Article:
Widia Valenite, the German cutting insert company owned by Cincinnati Milacron, has developed a coating technique that for the first time allows zirconium to be coated on carbide inserts.
Zirconium has long been desired as an insert coating because of its ability to lengthen the life of the tool – the cutting edge on machinery – by 20%.
The metal is smoother than conventional titanium nitride coating and is more efficient in pulling away waste chip material. This makes it last longer.
Hard metal layers have conventionally been applied using physical vapour deposition (PVD) techniques. A method known as sputtering heats the metal to temperatures of around 500 degreesC and physically deposits atoms of zirconium on to the cutting tool.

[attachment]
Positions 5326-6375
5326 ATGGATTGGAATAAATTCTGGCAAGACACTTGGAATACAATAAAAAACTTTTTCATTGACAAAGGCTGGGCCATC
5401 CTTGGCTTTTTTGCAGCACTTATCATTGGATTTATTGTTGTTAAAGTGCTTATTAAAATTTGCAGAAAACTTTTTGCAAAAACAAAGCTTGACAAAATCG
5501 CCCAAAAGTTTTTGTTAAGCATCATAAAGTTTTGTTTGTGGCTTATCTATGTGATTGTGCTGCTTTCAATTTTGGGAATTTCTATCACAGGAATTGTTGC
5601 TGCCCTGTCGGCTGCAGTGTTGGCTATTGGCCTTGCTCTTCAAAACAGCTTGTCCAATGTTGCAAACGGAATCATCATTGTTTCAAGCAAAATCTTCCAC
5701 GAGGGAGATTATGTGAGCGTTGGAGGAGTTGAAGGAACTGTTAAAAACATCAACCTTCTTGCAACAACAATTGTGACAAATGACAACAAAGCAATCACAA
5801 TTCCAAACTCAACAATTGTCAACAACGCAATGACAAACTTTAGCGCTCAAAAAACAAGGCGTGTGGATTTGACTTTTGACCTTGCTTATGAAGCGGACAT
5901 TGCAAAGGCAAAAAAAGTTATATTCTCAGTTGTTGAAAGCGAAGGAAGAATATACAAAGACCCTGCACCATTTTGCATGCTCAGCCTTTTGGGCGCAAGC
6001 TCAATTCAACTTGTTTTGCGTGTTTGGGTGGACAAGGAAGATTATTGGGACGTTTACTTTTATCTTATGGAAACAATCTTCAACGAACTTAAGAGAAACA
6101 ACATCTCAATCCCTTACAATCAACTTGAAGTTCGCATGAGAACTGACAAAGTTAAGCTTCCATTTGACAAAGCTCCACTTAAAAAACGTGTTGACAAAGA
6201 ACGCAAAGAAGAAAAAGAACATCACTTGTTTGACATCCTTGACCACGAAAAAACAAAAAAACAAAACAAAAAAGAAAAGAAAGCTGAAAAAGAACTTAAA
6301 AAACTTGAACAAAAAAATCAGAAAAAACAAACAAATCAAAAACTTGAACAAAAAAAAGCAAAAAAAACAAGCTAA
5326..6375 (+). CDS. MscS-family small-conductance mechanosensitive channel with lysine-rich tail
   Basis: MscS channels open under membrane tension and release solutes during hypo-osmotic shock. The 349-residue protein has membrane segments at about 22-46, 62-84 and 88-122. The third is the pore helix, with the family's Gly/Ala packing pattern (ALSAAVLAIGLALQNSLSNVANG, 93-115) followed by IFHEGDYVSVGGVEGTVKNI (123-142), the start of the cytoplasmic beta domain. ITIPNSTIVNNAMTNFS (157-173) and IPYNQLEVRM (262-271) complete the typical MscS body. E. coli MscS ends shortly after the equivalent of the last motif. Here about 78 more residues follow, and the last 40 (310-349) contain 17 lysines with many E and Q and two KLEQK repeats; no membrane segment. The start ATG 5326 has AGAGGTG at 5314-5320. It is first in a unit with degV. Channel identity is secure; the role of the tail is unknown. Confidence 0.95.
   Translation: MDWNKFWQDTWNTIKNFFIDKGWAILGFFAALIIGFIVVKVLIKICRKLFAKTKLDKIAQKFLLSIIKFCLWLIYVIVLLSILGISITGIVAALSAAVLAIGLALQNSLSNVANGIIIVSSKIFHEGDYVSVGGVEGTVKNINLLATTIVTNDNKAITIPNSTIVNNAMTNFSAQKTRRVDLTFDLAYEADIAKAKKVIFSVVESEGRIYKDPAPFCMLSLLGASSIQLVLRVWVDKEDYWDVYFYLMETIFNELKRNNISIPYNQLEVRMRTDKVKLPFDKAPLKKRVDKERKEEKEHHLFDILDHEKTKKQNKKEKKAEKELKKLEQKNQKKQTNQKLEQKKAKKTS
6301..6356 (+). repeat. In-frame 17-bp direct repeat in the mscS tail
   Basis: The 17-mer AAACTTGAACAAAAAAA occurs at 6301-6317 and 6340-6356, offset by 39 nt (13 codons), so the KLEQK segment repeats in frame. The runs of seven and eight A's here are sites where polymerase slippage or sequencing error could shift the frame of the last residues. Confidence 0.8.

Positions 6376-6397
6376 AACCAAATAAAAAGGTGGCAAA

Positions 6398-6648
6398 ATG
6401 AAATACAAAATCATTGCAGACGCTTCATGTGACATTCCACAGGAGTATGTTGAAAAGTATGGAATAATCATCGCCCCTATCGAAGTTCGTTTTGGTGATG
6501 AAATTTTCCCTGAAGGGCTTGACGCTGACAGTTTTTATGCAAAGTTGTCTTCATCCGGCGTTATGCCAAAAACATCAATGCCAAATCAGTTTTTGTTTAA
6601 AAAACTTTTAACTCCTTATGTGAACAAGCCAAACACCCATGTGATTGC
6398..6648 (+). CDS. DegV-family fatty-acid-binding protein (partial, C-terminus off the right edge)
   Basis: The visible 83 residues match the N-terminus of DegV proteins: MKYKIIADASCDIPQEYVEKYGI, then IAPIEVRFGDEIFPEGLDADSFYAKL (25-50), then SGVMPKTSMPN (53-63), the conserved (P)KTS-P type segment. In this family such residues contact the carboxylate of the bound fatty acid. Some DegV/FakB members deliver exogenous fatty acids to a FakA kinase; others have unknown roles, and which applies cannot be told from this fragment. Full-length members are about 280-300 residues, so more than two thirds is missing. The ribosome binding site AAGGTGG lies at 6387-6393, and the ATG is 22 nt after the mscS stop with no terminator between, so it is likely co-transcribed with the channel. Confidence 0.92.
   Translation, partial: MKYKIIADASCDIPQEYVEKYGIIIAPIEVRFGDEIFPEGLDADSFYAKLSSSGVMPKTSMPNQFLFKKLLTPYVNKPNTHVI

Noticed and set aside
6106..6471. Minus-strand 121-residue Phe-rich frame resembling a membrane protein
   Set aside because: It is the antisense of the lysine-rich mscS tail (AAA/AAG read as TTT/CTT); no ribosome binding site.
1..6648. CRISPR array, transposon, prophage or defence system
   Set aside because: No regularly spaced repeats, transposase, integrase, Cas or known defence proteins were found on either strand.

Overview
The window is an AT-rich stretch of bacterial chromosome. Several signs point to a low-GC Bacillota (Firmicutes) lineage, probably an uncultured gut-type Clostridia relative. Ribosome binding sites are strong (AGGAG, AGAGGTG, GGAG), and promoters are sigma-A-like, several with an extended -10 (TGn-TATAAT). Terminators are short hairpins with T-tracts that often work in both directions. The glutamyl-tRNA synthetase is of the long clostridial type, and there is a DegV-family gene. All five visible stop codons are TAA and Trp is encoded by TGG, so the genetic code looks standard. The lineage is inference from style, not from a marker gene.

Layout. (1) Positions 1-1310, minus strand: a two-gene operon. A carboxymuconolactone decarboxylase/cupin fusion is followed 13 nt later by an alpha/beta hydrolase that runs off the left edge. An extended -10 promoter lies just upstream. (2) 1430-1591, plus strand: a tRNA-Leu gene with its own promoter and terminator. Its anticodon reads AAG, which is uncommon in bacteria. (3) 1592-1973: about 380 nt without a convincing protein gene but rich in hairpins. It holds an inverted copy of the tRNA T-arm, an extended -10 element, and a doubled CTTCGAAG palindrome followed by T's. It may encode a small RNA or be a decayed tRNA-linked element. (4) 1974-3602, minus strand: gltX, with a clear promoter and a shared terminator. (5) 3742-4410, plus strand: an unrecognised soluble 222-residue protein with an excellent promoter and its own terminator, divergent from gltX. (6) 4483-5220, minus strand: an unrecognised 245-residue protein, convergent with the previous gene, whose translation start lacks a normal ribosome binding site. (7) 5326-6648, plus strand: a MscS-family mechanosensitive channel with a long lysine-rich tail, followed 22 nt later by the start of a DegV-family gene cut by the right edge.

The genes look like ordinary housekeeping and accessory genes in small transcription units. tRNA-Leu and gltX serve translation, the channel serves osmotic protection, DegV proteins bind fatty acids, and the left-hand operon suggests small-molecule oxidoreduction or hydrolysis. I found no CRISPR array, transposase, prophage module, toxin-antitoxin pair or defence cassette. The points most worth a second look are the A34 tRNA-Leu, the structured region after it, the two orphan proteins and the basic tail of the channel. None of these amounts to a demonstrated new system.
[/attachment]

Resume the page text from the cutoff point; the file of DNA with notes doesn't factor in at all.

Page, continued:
PVD does not allow very thick layers, however, because it builds up stresses in the material. Chemical vapour deposition (CVD) is a much more promising prospect.
Engineers can build up a thick, stress free coating on cemented carbide by chemically reacting gases of coating materials together. The problem with zirconium is that it has to be heated to temperatures of around 2000 degreesC before it vaporises, making it very difficult to handle.
Widia has found a way round the problem by transforming zirconium into a gas-friendly compound, that it has patented, which forms a hard zirconium carbonitride layer on a cemented carbide insert when combined with carbon and nitrogen in a gas chamber.
The new coating has been developed for conventional steels and grey cast iron. The company is developing material for stainless steels.